Where now for Health education? 


By Caroline Brooks, Vice-President
ACHPER Queensland

The teaching of Health Education in primary schools was a recent topic of conversation in the ACHPER QLD Teacher Meet-Up for PE Specialists in primary schools. The discussion identified that there was not a uniform approach to the teaching of health with some schools having the PE specialist teacher responsible for teaching health while for other schools it was the responsibility of the classroom teacher. The latter arrangement had implications for reporting on the learning area HPE, in some cases requiring a compromised achievement rating for the student as there was input from both the specialist and the classroom teacher.

This arbitrary approach to teaching Health Education does not provide students with the necessary knowledge, skills and understandings to make decisions that support a healthy lifestyle. Two newspaper articles, one from The Australian and one from The Courier-Mail provide information relevant to the teaching of HPE which could help HPE teachers advocate for change.

The article in The Weekend Australian (27 and 28 May, 2022) detailed the plans of the incoming Labor federal government regarding education. The following initiatives have implications for the learning area HPE;

  • $200 million for the hiring of school counsellors and psychologists with extra funding for camps, sport and excursions under a Student Wellbeing Boost program,
  • $61 million over the next four years for resources on sexual consent and respectful relationships.

The Courier-Mail article (30 May 2022) by commentator Peter Gleeson looked at the problems with increased hospital admissions in Queensland and referenced the Australian Institute of Health and Welfare which estimated about a third of the burden of disease is caused by preventable lifestyle factors such as smoking, lack of exercise, poor diet and obesity. Gleeson proposed incentivising General Practitioners to assist patients in addressing these health-compromising behaviours. Over the course of the federal election campaign there was very little discussion from any sitting or aspiring member of government on health promotion policies that supported healthy lifestyles and prevented disease. The focus was on treating existing conditions.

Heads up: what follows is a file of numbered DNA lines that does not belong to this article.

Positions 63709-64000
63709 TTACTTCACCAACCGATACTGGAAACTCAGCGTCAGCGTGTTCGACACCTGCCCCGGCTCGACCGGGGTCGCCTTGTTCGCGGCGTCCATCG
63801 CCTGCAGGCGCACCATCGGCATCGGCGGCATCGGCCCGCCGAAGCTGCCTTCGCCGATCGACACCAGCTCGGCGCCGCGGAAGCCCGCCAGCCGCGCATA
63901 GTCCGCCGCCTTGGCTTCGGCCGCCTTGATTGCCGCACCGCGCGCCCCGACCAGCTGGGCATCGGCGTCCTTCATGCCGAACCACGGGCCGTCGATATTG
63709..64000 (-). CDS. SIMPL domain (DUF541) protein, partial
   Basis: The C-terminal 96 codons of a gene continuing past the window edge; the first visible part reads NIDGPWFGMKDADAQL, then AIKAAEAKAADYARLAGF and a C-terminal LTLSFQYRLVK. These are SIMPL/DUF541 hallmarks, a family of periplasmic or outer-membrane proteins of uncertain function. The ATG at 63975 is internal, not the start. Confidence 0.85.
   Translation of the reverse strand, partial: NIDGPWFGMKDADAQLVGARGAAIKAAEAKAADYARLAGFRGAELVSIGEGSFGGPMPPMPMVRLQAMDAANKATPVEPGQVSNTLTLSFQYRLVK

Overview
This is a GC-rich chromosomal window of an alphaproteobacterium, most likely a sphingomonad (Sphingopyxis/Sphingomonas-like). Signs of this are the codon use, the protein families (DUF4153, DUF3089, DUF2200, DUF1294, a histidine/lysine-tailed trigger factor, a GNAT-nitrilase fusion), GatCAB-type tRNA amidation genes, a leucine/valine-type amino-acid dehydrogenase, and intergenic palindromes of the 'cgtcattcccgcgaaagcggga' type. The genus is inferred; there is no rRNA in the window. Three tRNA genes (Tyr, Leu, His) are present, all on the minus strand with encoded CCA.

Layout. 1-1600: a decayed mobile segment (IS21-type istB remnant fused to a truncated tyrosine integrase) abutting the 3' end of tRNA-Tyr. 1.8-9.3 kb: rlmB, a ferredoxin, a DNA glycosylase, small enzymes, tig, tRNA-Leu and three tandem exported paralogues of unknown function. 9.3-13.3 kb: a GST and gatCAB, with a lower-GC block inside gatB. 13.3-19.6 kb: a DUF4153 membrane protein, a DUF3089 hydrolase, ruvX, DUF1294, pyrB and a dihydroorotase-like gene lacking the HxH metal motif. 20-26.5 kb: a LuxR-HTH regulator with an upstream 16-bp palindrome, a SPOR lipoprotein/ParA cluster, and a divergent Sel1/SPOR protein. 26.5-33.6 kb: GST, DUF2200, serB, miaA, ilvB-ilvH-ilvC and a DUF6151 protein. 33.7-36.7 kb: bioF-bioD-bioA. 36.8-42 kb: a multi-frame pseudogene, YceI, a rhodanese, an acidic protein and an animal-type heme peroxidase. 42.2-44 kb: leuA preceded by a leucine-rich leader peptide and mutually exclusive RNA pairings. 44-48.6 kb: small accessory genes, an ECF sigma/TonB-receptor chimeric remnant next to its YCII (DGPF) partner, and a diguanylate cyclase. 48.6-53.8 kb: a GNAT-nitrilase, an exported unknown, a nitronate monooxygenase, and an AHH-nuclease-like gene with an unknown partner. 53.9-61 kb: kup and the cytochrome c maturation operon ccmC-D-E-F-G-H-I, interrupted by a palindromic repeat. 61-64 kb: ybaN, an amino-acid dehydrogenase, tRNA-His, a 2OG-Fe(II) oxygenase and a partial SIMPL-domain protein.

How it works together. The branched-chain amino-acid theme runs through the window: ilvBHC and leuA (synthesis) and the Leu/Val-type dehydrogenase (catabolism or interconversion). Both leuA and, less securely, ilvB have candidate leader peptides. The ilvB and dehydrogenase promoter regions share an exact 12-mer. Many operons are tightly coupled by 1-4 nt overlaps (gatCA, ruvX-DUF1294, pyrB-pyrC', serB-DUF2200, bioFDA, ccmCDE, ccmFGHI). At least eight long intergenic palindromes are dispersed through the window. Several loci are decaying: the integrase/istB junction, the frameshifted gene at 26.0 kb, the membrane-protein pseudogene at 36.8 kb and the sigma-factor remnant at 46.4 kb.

What does this mean for the HPE profession?  It has been recognized that changes to schooling over that last two years to limit the spread of COVID-19 effected students and that measures to support student wellbeing in schools are crucial. There is the possibility that schools may “reinvent the wheel” by adding additional programs and teacher responsibilities to an already crowded timetable to show they are addressing student wellbeing. HPE teachers need to ensure that their programs support student health and that this is demonstrated. This can be difficult given the primary PE specialist often works in isolation from the school administration and classroom teachers. The HPE program needs to be made public to school staff and parents. This may require an audit of current health programs in the school to check that they are based on the Australian Curriculum. The HPE teacher should advocate for such an audit.

In Queensland state schools the Curriculum into the Classroom resources provide material which can be adopted or adapted to fit school needs.  For non-state schools information on implementing the Australian Curriculum can be found at https://www.australiancurriculum.edu.au/resources/primary-curriculum/.  ACHPER QLD, through the HPE Community, provides a discussion place for sharing ideas and resources. 

In the 1980s in Queensland Health Education became a priority with the implementation of the Health Education Curriculum Project which developed materials for a sequential health program for Years 1 to 7. These materials were for use by classroom teachers, as the focus for the primary PE specialist teacher continued to be on physical activity. Today there are opportunities for Health Education to again be front and centre in schools. ACHPER QLD is  working with teachers and other stakeholders to support Health Education at a time when it is much needed.